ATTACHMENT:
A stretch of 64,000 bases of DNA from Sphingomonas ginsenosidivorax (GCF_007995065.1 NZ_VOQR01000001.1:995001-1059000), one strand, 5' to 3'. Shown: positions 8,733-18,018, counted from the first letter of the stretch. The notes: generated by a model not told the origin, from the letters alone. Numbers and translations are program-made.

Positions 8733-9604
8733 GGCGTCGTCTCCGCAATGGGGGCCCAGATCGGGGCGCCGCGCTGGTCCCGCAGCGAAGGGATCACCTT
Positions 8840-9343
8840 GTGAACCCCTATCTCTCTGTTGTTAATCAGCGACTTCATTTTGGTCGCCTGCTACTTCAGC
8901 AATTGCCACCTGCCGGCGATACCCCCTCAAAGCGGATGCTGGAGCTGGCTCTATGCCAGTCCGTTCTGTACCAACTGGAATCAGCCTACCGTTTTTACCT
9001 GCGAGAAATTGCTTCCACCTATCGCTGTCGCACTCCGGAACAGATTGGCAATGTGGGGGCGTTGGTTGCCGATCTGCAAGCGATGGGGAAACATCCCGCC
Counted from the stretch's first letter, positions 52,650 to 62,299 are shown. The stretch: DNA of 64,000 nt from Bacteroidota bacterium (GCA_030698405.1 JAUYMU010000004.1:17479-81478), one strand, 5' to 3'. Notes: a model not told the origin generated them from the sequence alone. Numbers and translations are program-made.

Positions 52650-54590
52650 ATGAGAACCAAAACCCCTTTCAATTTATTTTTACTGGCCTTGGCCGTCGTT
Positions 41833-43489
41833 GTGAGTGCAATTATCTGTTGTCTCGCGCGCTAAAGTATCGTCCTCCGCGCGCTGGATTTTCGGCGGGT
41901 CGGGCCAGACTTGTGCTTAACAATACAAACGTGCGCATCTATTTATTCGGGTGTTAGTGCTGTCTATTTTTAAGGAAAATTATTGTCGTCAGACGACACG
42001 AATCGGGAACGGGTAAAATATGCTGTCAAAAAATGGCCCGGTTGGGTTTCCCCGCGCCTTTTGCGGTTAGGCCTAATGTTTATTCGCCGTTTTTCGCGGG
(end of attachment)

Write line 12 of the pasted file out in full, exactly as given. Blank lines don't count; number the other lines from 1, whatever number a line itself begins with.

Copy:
41833 GTGAGTGCAATTATCTGTTGTCTCGCGCGCTAAAGTATCGTCCTCCGCGCGCTGGATTTTCGGCGGGT